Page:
12. Matching Grants to Farmer-Based Organizations (FBOs): The project is supporting some 275 FBOs and Trader Associations in Sierra Leone (including 75 for the pilot phase and 200 new ones). All the physical structures for the pilot phase FBOs have been completed and the requested equipments supplied. The mission observed encouraging progress in the implementation although significant challenges still remain. A number of good examples and initiatives by some of the FBOs were observed. A case in point is where the Mafu Tamba Commercial Farmers Cooperative, at Nyafurandor Village in the Koinadugu District has secured a contract and supplied World Food Program (WFP) 25 Mt of milled rice from last season’s rice harvest under its Purchase for Progress (P4P) program.. This same FBO has secured another contract (with clearly defined delivery time lines) to supply WFP 40 metric tonnes of rice this season. Other good examples were encountered in fish and cassava processing activities.
13. However, the challenge of getting some of the cassava processing initiatives fully functional remains high. The propriety of some of the cassava processing equipments supplied, as was raised by the previous mission, still remains relevant. There is little/no technical guidance to groups as the PSU staff appear to be technically challenged in cassava processing. Modifications are ongoing for about 85% of the facilities. Arrangements for collaboration with IITA for technical support is ongoing. There were issues also with some of the rice processing equipment supplied - some are actually dysfunctional. The mission was informed that replacement for these faulty equipment is underway. Moreover, many of the groups have been adversely affected in various ways by the long waiting time for equipment to be installed – weakened group cohesion and capacity due to the lack of follow up training. Nevertheless, the mission observed in the phase 2 FBOs demonstrated understanding and application of the RRI mechanism. Nearly all the newly supported FBOs have completed the main physical structures and waiting for equipment to be installed. The mission observed that lingering governance and administrative issues between and among the DICs, their secretariats and the offices of the District Chief Administrators are contributing to implementation delays. The mission advised that the ToRs for the above structures be revisited and any duplication or unclear responsibilities cleared up.
14. The mission recommends that the cassava processing facilities be simplified: sophisticated equipments such as mechanical roasters and fryers causing challenges to the groups be replaced with simpler and well tested ones. Installations for the new cassava processing facilities should follow the IITA recommendations. Furthermore, the project should strengthen the collaboration with IITA in the area of providing technical guidance and capacity building for the cassava processing groups.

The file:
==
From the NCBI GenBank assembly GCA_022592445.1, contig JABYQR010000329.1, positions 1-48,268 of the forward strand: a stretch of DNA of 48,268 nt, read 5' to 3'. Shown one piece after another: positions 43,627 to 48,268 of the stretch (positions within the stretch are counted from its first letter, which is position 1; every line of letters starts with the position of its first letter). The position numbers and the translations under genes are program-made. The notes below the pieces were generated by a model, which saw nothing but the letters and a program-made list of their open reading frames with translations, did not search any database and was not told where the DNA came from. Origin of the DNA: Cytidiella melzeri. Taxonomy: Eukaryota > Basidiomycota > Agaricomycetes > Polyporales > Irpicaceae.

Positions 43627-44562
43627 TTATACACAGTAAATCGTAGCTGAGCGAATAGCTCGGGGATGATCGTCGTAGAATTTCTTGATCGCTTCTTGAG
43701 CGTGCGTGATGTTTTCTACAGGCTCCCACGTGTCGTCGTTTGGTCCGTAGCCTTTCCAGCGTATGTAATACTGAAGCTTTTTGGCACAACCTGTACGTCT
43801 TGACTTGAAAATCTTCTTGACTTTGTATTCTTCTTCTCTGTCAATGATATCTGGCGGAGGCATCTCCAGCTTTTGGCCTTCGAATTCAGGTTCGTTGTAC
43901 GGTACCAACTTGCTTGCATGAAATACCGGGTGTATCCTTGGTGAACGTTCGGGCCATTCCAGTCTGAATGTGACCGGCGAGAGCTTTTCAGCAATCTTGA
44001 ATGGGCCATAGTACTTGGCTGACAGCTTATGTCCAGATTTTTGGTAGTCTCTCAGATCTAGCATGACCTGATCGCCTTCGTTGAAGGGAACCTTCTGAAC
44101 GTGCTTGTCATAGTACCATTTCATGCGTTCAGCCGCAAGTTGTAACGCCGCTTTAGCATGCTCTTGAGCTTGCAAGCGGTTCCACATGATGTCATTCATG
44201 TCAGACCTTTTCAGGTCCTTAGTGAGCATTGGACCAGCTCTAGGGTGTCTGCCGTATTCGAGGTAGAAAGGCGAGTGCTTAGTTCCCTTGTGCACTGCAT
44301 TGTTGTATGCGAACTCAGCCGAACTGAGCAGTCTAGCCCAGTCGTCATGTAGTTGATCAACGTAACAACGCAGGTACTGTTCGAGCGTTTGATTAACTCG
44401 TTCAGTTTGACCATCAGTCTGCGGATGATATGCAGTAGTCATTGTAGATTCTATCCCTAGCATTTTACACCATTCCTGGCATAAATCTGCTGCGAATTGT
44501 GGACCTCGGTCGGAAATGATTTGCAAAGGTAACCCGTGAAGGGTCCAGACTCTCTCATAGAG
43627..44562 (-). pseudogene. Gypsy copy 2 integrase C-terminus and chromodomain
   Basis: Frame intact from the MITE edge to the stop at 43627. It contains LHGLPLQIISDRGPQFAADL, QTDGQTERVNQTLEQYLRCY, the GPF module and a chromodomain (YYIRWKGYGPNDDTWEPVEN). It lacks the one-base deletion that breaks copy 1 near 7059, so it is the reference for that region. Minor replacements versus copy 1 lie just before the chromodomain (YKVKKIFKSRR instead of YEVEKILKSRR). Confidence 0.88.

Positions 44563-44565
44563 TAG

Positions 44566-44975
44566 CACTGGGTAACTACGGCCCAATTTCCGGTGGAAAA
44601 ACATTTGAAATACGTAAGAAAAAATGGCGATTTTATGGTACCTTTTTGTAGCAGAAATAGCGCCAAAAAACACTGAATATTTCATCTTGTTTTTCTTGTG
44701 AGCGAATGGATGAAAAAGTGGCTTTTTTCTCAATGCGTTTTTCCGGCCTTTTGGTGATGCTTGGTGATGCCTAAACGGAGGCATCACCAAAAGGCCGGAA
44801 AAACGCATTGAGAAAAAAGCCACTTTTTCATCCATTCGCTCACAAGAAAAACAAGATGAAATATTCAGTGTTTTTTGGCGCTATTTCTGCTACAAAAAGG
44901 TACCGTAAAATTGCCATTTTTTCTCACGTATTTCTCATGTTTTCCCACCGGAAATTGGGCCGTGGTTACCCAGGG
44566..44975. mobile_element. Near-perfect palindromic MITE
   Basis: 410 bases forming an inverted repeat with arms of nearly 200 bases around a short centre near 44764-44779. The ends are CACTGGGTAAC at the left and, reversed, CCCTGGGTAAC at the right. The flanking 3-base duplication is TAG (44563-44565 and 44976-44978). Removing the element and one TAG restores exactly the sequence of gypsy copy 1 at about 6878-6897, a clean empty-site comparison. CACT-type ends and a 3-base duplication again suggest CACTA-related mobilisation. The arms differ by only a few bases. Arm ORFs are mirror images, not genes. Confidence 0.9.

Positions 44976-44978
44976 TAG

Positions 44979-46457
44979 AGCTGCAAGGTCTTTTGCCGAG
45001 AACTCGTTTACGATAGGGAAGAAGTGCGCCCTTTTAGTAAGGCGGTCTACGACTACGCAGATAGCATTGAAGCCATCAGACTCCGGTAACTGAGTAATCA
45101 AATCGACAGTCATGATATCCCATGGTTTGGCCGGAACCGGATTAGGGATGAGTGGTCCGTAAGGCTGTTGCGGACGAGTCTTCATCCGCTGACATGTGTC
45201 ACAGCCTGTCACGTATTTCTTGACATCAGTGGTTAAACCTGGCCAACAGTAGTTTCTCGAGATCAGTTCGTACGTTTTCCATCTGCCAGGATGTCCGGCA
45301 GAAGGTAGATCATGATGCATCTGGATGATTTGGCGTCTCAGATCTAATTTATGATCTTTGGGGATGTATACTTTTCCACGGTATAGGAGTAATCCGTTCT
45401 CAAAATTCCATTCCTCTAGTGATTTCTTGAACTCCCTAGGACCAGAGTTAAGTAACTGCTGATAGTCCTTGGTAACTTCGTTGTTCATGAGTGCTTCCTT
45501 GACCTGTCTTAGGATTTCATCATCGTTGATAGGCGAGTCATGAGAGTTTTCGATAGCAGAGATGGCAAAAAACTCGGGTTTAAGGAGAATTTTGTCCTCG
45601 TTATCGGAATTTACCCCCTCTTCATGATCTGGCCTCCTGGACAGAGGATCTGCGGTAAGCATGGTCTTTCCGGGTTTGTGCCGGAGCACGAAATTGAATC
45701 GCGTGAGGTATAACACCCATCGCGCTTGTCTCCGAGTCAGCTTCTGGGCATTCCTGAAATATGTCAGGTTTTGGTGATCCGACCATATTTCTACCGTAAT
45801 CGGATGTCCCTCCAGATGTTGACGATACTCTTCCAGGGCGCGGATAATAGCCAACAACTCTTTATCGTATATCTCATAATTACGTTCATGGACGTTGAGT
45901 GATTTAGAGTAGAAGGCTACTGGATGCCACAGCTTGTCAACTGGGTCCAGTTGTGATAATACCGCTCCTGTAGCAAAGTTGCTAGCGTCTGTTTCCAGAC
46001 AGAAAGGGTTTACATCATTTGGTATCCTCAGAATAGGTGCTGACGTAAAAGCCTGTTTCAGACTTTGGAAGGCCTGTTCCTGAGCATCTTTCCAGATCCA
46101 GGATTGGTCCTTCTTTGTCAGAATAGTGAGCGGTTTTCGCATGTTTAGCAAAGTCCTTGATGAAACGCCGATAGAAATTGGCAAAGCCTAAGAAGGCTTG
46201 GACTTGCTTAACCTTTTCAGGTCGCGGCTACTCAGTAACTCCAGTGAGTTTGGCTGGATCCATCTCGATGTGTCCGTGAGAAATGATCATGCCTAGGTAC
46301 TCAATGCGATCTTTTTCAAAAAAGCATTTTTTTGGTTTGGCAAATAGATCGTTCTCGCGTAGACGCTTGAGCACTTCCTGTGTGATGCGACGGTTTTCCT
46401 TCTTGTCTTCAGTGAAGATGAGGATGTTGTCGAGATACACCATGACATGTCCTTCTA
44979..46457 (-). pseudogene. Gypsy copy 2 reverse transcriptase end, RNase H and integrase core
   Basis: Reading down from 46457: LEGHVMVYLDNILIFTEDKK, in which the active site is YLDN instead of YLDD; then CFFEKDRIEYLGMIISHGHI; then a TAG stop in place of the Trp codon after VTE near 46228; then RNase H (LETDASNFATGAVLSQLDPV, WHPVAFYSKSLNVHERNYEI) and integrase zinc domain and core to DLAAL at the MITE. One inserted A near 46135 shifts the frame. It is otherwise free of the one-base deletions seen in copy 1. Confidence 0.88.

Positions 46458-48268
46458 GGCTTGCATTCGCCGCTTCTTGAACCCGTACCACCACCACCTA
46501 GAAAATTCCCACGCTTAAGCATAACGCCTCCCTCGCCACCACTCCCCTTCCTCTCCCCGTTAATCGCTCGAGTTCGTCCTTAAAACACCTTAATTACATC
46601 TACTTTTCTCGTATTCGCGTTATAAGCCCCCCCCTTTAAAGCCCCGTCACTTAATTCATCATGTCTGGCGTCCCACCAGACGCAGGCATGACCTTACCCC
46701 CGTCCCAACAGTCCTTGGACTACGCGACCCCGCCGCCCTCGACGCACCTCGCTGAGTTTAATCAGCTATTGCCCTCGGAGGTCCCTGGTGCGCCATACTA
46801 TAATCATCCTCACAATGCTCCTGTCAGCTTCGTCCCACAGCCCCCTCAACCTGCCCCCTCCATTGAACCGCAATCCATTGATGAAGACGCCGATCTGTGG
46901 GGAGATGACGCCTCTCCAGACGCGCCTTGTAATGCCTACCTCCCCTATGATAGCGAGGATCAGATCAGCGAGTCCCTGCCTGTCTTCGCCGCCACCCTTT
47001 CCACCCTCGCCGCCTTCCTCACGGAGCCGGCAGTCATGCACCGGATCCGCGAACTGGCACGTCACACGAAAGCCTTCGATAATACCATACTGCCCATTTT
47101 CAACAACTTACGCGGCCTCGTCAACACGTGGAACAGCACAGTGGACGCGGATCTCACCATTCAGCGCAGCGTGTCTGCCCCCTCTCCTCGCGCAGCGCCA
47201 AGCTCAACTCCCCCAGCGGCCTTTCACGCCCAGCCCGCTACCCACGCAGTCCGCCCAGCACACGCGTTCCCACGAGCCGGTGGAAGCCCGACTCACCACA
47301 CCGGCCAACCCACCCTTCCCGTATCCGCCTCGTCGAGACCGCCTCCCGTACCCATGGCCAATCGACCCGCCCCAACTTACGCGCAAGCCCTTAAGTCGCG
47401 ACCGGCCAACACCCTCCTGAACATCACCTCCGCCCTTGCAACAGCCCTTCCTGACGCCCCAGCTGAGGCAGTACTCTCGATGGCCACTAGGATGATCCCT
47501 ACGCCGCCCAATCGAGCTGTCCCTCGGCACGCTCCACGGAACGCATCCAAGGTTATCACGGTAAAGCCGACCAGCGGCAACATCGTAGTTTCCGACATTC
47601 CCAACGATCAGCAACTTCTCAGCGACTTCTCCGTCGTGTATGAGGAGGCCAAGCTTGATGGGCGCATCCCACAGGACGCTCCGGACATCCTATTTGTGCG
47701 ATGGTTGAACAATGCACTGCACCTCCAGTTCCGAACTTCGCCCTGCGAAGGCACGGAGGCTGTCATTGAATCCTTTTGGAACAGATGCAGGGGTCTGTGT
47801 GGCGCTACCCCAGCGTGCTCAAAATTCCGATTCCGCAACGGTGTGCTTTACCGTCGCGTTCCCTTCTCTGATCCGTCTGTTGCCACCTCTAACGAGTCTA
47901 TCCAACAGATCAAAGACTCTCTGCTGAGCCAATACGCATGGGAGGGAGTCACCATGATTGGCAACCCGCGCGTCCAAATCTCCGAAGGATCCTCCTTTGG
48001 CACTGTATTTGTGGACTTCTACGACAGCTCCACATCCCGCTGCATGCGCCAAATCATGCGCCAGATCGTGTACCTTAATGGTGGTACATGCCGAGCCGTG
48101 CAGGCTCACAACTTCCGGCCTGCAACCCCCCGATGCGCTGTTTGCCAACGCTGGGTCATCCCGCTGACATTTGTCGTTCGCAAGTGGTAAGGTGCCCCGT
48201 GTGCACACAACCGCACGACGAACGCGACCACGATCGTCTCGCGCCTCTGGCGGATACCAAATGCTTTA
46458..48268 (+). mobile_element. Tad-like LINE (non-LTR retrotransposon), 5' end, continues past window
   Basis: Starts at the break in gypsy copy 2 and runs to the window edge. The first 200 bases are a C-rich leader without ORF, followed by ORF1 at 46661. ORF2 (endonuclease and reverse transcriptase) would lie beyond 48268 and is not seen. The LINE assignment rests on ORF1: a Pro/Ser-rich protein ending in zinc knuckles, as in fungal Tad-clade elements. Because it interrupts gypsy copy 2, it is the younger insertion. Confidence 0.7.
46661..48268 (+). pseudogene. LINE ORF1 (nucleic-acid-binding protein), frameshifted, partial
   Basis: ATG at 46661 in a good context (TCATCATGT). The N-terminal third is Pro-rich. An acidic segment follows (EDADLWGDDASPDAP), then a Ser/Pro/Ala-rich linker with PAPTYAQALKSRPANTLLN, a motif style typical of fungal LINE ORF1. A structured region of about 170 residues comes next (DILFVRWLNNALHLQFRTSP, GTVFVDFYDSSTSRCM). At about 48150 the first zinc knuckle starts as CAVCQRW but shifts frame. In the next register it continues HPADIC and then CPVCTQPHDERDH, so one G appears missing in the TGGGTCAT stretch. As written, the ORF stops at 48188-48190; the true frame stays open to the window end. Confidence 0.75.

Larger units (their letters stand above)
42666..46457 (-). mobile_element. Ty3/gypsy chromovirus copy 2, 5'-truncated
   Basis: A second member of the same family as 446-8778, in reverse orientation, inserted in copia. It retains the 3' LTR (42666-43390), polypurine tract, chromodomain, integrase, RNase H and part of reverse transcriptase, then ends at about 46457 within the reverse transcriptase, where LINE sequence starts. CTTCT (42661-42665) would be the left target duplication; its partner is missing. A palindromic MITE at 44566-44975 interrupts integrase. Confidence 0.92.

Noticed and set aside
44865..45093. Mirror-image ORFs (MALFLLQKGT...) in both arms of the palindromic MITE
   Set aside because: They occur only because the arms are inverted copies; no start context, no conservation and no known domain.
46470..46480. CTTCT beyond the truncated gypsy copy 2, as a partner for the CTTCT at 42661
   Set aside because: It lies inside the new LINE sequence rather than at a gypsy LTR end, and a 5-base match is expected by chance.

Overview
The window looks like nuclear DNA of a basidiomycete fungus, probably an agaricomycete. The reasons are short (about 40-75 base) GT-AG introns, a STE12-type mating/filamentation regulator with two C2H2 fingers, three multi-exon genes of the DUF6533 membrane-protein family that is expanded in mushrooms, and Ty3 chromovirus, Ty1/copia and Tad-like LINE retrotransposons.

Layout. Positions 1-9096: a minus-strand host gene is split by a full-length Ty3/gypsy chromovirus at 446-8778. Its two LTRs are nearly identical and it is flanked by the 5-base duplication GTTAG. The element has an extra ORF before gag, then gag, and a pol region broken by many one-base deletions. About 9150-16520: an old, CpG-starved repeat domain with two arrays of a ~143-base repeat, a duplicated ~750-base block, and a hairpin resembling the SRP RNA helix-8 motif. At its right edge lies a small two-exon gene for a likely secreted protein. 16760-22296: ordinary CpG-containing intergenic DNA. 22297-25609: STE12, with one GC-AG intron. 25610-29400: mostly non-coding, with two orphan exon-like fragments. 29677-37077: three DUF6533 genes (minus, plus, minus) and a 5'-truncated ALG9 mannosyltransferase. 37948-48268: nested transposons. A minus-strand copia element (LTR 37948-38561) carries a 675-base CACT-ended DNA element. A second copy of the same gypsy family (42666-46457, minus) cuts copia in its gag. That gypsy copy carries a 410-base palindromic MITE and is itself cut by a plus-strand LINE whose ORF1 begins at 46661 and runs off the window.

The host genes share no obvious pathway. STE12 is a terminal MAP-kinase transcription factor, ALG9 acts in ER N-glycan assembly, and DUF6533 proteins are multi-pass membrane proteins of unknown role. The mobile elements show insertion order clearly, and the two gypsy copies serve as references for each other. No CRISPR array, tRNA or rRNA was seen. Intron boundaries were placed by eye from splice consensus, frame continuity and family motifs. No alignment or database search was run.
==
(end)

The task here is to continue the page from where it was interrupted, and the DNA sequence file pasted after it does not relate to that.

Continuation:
15. Knowledge Management and Technical Assistance to Improve Access to Market Information: The project supported capacity building of key staff of the Planning, Evaluation Monitoring and Statistic Division (PEMSD) of MAFFS in radio presentation and ethics as well as in group marketing skills, as part of its support to the implementation of the Domestic Market Information System and the Export Information System. The proposed National Agricultural Management Information System (NAMIS) developed by SLIEPA but taken over by MAFFS is yet to take off. The mission had in earlier mission recommended the project to support SLIEPA to host the NAMIS and reiterates the need for the MAFFS to cooperate to make the NAMIS operational. Meanwhile, the Export Trade Information System is almost fully operational except for a few challenges. The mission requested SLIEPA to submit a work plan detailing steps to make the system fully operational. SLIEPA is almost at the point to fully cost the operation of the system and proposes to charge a fee for the use of the facility.

Component 2: Agricultural Export Promotion

16. Introduction of High Yielding Crop Varieties: The project continues in its efforts to support cocoa farmers to replant their aging farms with improved planting materials in the cocoa growing districts. Under this scheme over 156000 cocoa seedlings have been raised and distributed to farmers at a cost of Le2000/seedling. Given, the high demand for proved planting materials, more nurseries should be raised closer to the farmer, at the sectional level to improve access to improved seedlings.

17. Support to Improving Quality and Standards: In addition to the initial support to the Standards Bureau (SB) in the development of 66 priority national standards, the project has also supported Njala University with laboratory equipments. Unfortunately, the NU appears not ready and prepared to receive the equipment. The mission recommends that NU should as a matter of urgency complete the rehabilitation of the laboratories and also develop a protocol to provide service to the private sector at a cost. The NU must also complete the MOU on the sharing of facilities with the SB whist the latter helps in getting the NU laboratories accredited. In addition, the completion of the Phytosanitary Policy and Import Quarantine System developed by SB has been held up by MAFFS whose input was solicited about 10 months ago. The mission recommends that the MAFFS should expedite its review for the process to move ahead.
18. TheBank will consider request to consider extending assistance to the Investment Promotion side of SLEIPA, in view of the sectors they have identified and successfully attracted foreign investors, subject to the relevant Ministry’s backing the request and providing the TTL with the requisite supporting documentation. The mission recommends that opportunities for out-grower schemes in the agricultural sector be pursued.
Component 3: Support to Farmer Based Organizations and Technological Improvement